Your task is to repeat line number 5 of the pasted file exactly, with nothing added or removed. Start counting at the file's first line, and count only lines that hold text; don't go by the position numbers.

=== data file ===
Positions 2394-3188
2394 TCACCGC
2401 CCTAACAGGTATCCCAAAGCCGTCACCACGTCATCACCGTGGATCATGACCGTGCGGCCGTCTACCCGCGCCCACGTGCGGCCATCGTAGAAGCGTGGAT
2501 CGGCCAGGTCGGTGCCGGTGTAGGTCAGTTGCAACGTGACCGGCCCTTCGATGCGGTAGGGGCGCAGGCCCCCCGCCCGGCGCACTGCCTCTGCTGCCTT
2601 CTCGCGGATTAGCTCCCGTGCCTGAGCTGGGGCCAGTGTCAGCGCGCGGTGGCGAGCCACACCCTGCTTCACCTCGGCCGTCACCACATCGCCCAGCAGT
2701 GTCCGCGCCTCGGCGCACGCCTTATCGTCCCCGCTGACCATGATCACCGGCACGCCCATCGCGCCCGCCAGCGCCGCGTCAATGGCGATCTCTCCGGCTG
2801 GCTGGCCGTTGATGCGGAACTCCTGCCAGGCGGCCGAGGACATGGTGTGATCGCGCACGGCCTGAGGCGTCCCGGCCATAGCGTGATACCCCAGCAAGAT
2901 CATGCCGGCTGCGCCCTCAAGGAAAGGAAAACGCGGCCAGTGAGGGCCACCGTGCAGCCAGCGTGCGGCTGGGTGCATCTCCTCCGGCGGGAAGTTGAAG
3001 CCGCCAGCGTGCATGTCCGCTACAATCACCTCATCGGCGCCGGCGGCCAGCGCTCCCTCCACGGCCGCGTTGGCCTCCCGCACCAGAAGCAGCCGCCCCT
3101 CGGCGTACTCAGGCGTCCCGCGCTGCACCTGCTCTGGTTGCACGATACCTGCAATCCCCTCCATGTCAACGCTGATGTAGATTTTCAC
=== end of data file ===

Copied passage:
2601 CTCGCGGATTAGCTCCCGTGCCTGAGCTGGGGCCAGTGTCAGCGCGCGGTGGCGAGCCACACCCTGCTTCACCTCGGCCGTCACCACATCGCCCAGCAGT